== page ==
On the repel, again the guidebook said just repel off the Southwest Buttress, but again that was a little vague. You do in fact want to repel of the Southwest Buttress, but know that the first repel station was not existent and you need to set up your own and repel down the small gullies to the "1st" repel station. You can probably do the first little repel to the repel station unroped, but we had snow up there and it was just better to be on a rope. Once you get to the 1st repel station its really strait forward. We used a double 60m rope and it worked really well and gave us enough rope to get from station to station w/out downclimbing.

Have fun - its a blast. Jul 15, 2010
Tim Wolfe
Salt Lake City, UT
Tim Wolfe   Salt Lake City, UT  
This is a nice, easily accessed line with clean rock and easy escape and descent. It really is pretty big - more in the 10+ pitch range, so it is a good warm up for harder long lines. Lots of fat cracks but good feet so very few offwidth moves. Jul 25, 2013
J. Surette
Denver, CO
J. Surette   Denver, CO
This route is way more than 800 feet. We climbed it to the summit in 10 pitches. Eight pitches were rope stretchers on a 66 meter rope, and two were a little bit longer than half rope pitches. We figured it was about 1,600 feet of climbing.

All pitches were roped. There was no 4th class terrain to be found in the middle section, just some low 5th class that could be simul-climbed. The upper pitches were the crux and I would say were sustained 5.8- or 5.7.

Great climb, this should definitely be on your list. Aug 19, 2013
Seattle, Washington
alpineinertia   Seattle, Washington
We carried one #4 cam and were glad to have it. I think we ended up a little left of the regular route for a pitch or two up high and encountered some offwidth where I was glad to at least have a 'tipped out' #4 for piece of mind.

The middle can be simulclimbed and there is a great spot to have lunch before the climbing steepens again. Jan 2, 2014
I'm not sure where you are getting your info from but from the base of the route to the summit it was a full on 10 pitch route. according to the topo that we followed when we climbed east face left side cracks the route starts at the right of the k crack buttress and goes to the summit for a total of approximately 1600 feet. also, the hardest move was on pitch 5 or 6 and it goes at 5.8+_ so that would make the route a 5.8 wouldn't it? Feb 3, 2014
Madison, WIsconsin
Gokul   Madison, WIsconsin  
We did this in 10 pitches, starting on the leftward curving crack a little right of the left-facing dihedral. All but a couple of the pitches were a full 60 m and we simuled a little on one of them. Except for 2-3 pitches in the middle that were mostly 4th with a few 5th class moves, all other pitches felt pretty close to 5.7. We think we kept pretty close to the line in Bechtel and some combination of lines described in Kelsey (via the 5.8 roof variation). Aug 18, 2014
Doug Hemken
Madison, WI
Doug Hemken   Madison, WI  
Compares well with Royal Arches. Aug 19, 2014
Forrest Williams
Forrest Williams   Denver
I climbed the route 8/23/13 with my buddy Jack. However, we were off route for most of the climb. We started up the 5.5 variation to the start too bypass a slow party. Unfortunately we never saw the exit back onto the main route and ended up following the large dihedral for 400 more feet until it ended in a large roof. We bypassed the roof on the left side by traversing under it. From here we went up the slap for one more long pitch then simul climbed to the headwall. After two more long pitches we were on the large ledge with the Left side cracks stellar upper dihedral. Does anyone know what this variation is? In total we did 10 pitches, 8 of them around 200 feet and 1 of them being the simul climbing pitch. Cheers! Aug 20, 2015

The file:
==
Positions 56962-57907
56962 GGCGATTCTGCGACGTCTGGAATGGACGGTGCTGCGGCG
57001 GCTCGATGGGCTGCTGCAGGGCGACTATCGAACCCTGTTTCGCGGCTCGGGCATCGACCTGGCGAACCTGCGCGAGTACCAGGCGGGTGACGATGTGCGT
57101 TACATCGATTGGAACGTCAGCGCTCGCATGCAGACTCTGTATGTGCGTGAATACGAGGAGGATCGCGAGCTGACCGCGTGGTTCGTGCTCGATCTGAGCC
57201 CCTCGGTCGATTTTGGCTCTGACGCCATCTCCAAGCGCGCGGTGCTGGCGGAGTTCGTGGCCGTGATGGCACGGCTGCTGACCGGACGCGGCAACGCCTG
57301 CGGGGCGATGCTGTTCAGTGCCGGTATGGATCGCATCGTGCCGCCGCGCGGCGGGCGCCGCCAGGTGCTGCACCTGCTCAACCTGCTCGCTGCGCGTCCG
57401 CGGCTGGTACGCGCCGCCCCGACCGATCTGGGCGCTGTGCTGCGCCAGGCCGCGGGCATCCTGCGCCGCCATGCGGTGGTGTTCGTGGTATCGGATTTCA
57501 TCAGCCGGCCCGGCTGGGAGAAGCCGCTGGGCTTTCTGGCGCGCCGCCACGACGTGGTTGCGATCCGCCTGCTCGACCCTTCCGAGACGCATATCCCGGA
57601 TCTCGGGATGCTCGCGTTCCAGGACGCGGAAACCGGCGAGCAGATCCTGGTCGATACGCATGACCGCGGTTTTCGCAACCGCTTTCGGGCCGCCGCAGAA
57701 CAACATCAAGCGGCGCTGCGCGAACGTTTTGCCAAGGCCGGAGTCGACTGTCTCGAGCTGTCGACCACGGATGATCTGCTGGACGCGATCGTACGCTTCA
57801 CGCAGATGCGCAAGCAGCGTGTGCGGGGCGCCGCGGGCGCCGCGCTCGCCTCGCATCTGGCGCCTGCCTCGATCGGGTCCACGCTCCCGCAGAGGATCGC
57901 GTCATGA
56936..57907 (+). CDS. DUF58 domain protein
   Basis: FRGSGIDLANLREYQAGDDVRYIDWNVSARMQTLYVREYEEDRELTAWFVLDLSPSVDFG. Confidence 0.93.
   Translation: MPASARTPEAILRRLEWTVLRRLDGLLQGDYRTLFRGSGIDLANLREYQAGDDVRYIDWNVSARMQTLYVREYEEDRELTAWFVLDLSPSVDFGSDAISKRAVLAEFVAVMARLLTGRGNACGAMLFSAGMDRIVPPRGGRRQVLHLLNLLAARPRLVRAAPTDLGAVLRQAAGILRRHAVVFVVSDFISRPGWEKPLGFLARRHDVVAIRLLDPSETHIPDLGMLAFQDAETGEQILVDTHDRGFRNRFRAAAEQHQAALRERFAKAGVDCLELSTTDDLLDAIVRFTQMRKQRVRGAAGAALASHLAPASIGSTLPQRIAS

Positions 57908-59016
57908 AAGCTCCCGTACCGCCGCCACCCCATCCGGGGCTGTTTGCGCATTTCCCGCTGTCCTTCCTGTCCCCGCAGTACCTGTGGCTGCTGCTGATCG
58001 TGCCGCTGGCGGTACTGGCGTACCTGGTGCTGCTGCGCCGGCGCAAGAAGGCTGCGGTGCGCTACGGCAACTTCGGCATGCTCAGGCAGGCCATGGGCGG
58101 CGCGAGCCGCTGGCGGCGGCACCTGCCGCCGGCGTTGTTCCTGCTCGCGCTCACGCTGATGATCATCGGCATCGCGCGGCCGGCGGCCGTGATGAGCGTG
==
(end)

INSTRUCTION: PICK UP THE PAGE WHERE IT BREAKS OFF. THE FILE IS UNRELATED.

I don't know if we were ever on the standard route, there seem to be lots of options. I think we were a little farther left than most people and we definitely got into some 5.8 climbing or harder. I would not recommend this climb unless you are very confident at 5.7. In particular, after the easy section of simul-climbing we headed for the right side of the huge right facing dihedral because that's how it looks in the beta photo. This RF dihedral was off-width in sections and certainly harder than 5.7. I think the standard route is to the right of this. Great route, especially the pitch right off of the East Ledges intersection, just beware that it can easily get harder than 5.7. Maybe if we had started and stayed farther right the 5.7 would have been obvious and easy to follow.

Like everyone else says, this is more like 1600 feet. Using a 70 meter rope we did 3 decently long pitches (about 500ft), simul-climbed/soloed about 350ft in the easy stuff, two more long pitches (~450ft) to the East Ledges route, then two final considerable pitches to the top (~350ft).

Aug 29, 2015
a Ball
Denver, CO
a Ball   Denver, CO
Although the k-cracks pitch around the corner is stellar, this route is better (and way longer)! We had some route finding challenges, but more or less were able to follow cracks all the way up with a few exciting slab traverses to spice things up. Definitely found a good bit of OW that, for 5.7, felt...stout.

We also did this route on an iffy weather day. I think there are four options for escape at various points on the route (we didn't actually try these): 1) bail down climber's left gully with raps and downclimbing (low on route); 2) escape left on big ledges connecting to base of south buttress (about 1/2 or 2/3s up); 3) escape and downclimb 5.2 east ledges route (about two pitches from the top) or 4) scramble quickly to summit via east ledges route. Aug 19, 2016
Forrest Williams
Forrest Williams   Denver
Climbed this route again this August and I tried to access the upper dihedral pitch via the large left facing dihedral that is on the far right side of the k-cracks ledge. The first pitch was great clean crack climbing followed by a pitch that didn't turn out. The real way up through the headwall still vexes me. Aug 31, 2016